NASA sees system 93L become Tropical Storm Ingrid, now soaking eastern Mexico

Sep 13, 2013
NASA sees system 93L become Tropical Storm Ingrid, now soaking eastern Mexico
NOAA's GOES-East satellite captured this visible image of Tropical Storm Ingrid at 11:55 a.m. EDT on Sept. 13. Clouds associated with Ingrid covered the Bay of Campeche and strong thunderstorms circled the center of the storm. Credit: NASA GOES Project

NASA and NOAA satellites have been tracking the progression of low pressure System 93L through the Caribbean Sea and into the southwestern Gulf of Mexico over a week's time, and it became Tropical Storm Ingrid mid-day on Sept. 13. NOAA's GOES-East satellite captured an image of Ingrid's center over the Bay of Campeche.

NOAA's GOES-East satellite sits in a fixed orbit and covers weather over the eastern U.S. and Atlantic Ocean, providing imagery continuously. NASA's GOES Project at NASA's Goddard Space Flight Center in Greenbelt, Md. created an image of Tropical Storm Ingrid at 1555 UTC/11:55 a.m. EDT, less than one hour after it was named. The image showed that clouds associated with Ingrid covered the Bay of Campeche, located in the southwestern Gulf of Mexico. Strong thunderstorms circled the center of the storm and the storm is expected to move slowly along the coast while its center stays over water over the next couple of days, bringing large amounts of rainfall to eastern Mexico.

System 93L strengthened into the tenth of the Atlantic Ocean season and by 11 a.m. EDT, strengthened further to become the ninth tropical storm. Tropical Depression Eight was the only depression that did not achieve tropical storm status this year so far.

At 1500 UTC/11 a.m. EDT, Tropical Storm Ingrid was centered just 60 miles/95 km east-northeast of Veracruz, Mexico, and 175 miles/280 km southeast of Tuxpan, Mexico. That puts Ingrid's center near 19.4 north and 95.3 west. Ingrid had near 45 mph/75 kph and strengthening is possible over the next two days as Ingrid moves from a western track to a north-northwestern track. Ingrid's center is expected to move very close to the coast over the next couple of days. Tropical storm-force winds extend 35 miles/55 km from the center, making the compact storm just 70 miles/110 km in diameter.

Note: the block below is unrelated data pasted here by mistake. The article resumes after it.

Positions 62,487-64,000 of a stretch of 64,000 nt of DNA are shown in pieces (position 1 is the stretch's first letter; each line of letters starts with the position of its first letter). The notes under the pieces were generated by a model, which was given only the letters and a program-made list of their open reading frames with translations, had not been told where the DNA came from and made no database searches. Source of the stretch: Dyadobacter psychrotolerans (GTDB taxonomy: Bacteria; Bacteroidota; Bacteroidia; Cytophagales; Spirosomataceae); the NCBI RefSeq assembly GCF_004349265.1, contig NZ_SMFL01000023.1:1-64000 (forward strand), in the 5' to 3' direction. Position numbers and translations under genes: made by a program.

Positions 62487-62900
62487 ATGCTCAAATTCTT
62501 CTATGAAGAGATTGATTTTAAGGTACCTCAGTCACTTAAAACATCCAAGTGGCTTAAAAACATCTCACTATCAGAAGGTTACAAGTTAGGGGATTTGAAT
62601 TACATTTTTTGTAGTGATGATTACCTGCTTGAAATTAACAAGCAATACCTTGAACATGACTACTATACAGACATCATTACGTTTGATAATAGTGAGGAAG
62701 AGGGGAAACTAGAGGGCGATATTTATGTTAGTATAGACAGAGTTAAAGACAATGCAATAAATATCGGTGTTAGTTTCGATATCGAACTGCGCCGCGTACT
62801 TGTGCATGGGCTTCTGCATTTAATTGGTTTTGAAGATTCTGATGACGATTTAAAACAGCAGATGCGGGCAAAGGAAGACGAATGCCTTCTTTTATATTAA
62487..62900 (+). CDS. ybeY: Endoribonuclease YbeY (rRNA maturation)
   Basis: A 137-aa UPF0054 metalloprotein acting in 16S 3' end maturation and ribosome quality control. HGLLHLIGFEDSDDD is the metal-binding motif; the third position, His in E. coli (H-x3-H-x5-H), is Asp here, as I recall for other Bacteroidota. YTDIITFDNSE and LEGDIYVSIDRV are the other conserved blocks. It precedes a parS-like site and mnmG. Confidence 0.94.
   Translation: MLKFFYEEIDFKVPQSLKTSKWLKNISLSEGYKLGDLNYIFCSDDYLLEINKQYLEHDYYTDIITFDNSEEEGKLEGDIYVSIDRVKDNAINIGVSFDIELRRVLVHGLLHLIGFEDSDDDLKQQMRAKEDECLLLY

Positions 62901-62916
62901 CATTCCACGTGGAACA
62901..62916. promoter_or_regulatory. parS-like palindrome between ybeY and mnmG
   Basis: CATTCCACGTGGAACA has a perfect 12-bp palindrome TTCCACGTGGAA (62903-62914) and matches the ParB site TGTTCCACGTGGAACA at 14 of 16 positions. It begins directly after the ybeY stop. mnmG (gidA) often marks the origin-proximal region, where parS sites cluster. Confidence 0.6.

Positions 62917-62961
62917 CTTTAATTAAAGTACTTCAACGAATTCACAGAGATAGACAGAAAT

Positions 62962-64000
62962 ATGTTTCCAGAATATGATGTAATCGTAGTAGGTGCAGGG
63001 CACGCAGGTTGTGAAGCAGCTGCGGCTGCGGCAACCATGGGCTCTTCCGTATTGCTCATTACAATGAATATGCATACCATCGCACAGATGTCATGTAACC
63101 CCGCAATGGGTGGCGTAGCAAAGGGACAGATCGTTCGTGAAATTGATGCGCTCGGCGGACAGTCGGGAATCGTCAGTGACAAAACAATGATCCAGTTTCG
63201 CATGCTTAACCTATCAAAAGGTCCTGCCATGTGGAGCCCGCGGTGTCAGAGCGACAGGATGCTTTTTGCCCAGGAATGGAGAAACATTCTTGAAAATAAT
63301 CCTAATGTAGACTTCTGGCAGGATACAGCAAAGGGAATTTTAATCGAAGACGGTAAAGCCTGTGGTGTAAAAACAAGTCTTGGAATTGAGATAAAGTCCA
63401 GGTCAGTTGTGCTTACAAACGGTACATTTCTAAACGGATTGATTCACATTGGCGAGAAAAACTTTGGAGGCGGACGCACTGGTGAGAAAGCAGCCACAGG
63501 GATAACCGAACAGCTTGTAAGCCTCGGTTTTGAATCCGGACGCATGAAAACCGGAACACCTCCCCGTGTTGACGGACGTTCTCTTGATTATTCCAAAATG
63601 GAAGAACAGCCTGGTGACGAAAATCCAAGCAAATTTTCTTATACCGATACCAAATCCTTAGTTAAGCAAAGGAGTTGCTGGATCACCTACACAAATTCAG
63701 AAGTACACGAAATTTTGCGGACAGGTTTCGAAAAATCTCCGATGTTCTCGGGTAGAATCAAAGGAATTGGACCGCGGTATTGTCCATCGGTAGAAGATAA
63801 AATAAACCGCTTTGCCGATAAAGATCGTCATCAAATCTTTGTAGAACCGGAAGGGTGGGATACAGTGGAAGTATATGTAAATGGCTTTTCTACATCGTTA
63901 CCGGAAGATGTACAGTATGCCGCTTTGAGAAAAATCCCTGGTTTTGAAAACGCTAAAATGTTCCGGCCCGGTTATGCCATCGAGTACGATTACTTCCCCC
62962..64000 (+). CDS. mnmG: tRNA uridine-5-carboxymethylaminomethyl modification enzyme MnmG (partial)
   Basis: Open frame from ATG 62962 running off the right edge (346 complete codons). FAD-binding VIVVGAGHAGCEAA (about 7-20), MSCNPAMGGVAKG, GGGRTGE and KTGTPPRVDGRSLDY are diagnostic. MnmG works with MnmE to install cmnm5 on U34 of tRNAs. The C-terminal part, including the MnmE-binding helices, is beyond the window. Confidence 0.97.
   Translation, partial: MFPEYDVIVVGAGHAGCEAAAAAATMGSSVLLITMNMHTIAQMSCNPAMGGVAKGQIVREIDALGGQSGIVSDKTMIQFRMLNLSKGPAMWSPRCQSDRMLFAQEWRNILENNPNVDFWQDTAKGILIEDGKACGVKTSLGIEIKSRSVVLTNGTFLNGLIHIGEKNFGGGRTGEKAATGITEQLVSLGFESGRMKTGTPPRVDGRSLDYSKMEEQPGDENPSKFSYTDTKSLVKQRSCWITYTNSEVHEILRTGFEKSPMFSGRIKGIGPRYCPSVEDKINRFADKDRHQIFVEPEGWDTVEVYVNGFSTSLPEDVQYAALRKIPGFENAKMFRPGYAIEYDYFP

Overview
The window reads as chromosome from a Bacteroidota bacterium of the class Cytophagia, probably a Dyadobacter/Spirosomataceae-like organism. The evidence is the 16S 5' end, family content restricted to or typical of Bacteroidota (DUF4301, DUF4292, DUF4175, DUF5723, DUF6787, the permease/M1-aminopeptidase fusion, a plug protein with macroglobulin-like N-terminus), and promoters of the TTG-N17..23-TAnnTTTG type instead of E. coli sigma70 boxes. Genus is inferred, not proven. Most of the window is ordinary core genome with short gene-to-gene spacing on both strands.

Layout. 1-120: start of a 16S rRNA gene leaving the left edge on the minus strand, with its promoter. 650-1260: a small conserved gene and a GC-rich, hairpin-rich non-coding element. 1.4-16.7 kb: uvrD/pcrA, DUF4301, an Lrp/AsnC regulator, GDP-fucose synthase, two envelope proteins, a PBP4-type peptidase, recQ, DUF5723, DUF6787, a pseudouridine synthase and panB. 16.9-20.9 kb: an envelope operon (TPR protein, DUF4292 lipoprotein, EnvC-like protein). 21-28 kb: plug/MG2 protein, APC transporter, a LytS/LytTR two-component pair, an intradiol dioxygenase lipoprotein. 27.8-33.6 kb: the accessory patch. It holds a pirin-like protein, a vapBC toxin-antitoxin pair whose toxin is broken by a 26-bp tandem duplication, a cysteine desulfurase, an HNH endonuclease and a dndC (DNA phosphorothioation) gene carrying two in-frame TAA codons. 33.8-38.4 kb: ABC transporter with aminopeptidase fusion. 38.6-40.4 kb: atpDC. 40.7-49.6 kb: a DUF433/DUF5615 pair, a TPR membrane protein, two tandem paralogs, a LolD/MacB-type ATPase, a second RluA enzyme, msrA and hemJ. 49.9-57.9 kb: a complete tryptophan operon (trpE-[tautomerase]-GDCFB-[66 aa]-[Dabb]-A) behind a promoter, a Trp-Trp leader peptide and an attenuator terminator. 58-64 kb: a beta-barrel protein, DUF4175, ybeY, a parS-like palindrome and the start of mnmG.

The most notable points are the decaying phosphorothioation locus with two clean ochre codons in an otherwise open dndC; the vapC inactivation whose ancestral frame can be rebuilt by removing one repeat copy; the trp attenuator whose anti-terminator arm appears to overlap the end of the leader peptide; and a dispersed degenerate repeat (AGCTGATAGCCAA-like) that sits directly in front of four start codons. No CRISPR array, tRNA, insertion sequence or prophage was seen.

A tropical storm warning is in effect for Coatzacoalcos to Cabo Rojo, and a watch is in effect for north of Cabo Rojo to La Pesca.

Based on the National Hurricane Center's (NHC) expected track for Ingrid' over the next couple of days, eastern Mexico should prepare for a heavy soaking. The NHC noted that Ingrid is expected to produce 10 to 15 inches of rain over a large part of eastern Mexico with isolated amounts of 25 inches possible, especially in areas of mountainous terrain. These rains are likely to result in life-threatening flash floods and mudslides. Tropical-storm-force winds are expected within the warning area later in the day on Sept. 13.

Explore further: Satellite sees Tropical Storm Gabrielle battling wind shear, gulf storm developing

add to favorites email to friend print save as pdf

Related Stories

From birth to death in four days: Kiko now a remnant low

Sep 03, 2013

A lot of things happen over a holiday weekend, and while people in the United States were celebrating Labor Day weekend, the Eastern Pacific Ocean's Tropical Storm Kiko came and went. Satellite data captured ...

Recommended for you

Melting during cooling period

5 hours ago

(Phys.org) —A University of Maine research team says stratification of the North Atlantic Ocean contributed to summer warming and glacial melting in Scotland during the period recognized for abrupt cooling ...

Warm US West, cold East: A 4,000-year pattern

8 hours ago

Last winter's curvy jet stream pattern brought mild temperatures to western North America and harsh cold to the East. A University of Utah-led study shows that pattern became more pronounced 4,000 years ago, ...

New study outlines 'water world' theory of life's origins

10 hours ago

(Phys.org) —Life took root more than four billion years ago on our nascent Earth, a wetter and harsher place than now, bathed in sizzling ultraviolet rays. What started out as simple cells ultimately transformed ...

User comments : 0

More news stories

Melting during cooling period

(Phys.org) —A University of Maine research team says stratification of the North Atlantic Ocean contributed to summer warming and glacial melting in Scotland during the period recognized for abrupt cooling ...